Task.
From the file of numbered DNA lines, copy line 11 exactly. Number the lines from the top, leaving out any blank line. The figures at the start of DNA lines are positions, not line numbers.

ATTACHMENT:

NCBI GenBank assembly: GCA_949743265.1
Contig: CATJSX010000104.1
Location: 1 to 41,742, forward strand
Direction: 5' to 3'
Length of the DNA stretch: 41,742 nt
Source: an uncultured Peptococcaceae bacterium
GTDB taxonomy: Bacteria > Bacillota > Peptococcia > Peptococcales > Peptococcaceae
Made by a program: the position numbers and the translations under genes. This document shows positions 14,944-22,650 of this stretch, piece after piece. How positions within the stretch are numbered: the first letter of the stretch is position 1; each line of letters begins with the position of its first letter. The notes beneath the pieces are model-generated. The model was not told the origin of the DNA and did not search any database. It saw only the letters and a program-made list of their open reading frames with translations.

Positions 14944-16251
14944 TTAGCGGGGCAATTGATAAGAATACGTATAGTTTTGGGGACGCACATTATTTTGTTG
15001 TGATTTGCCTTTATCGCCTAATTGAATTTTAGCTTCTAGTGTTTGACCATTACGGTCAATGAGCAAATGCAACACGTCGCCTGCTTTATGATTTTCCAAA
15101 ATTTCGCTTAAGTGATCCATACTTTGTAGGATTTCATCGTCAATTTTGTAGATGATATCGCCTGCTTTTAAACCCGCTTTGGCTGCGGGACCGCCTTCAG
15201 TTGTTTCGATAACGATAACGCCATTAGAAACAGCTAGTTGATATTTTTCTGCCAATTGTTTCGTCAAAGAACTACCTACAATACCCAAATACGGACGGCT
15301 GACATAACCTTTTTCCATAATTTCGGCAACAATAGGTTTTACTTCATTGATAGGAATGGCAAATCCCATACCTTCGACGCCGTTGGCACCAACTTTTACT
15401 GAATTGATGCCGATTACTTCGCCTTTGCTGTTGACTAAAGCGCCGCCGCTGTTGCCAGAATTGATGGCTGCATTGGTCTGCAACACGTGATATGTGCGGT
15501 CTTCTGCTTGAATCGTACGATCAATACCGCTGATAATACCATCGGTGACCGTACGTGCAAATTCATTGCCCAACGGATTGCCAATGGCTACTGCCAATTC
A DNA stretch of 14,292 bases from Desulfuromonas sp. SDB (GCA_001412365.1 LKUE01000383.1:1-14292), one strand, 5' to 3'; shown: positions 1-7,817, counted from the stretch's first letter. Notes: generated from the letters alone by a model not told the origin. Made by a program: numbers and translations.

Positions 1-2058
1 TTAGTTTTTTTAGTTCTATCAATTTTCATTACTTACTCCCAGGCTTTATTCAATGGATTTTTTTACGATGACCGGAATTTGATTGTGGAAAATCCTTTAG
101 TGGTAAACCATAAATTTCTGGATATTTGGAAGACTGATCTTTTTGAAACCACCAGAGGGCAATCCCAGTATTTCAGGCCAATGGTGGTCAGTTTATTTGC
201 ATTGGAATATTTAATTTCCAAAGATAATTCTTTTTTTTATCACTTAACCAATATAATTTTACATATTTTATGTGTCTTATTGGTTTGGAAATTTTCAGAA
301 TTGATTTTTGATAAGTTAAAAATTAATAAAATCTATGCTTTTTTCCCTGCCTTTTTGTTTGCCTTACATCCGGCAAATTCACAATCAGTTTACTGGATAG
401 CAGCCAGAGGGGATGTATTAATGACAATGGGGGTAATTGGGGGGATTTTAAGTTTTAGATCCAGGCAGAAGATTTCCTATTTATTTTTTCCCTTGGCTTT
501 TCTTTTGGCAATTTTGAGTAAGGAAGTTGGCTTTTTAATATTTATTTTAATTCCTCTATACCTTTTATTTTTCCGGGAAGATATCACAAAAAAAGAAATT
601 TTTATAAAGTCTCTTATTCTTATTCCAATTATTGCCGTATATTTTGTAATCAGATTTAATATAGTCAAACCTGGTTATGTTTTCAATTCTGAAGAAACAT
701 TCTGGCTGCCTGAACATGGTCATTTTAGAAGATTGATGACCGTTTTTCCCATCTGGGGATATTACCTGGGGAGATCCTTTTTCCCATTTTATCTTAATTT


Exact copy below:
15001 TGATTTGCCTTTATCGCCTAATTGAATTTTAGCTTCTAGTGTTTGACCATTACGGTCAATGAGCAAATGCAACACGTCGCCTGCTTTATGATTTTCCAAA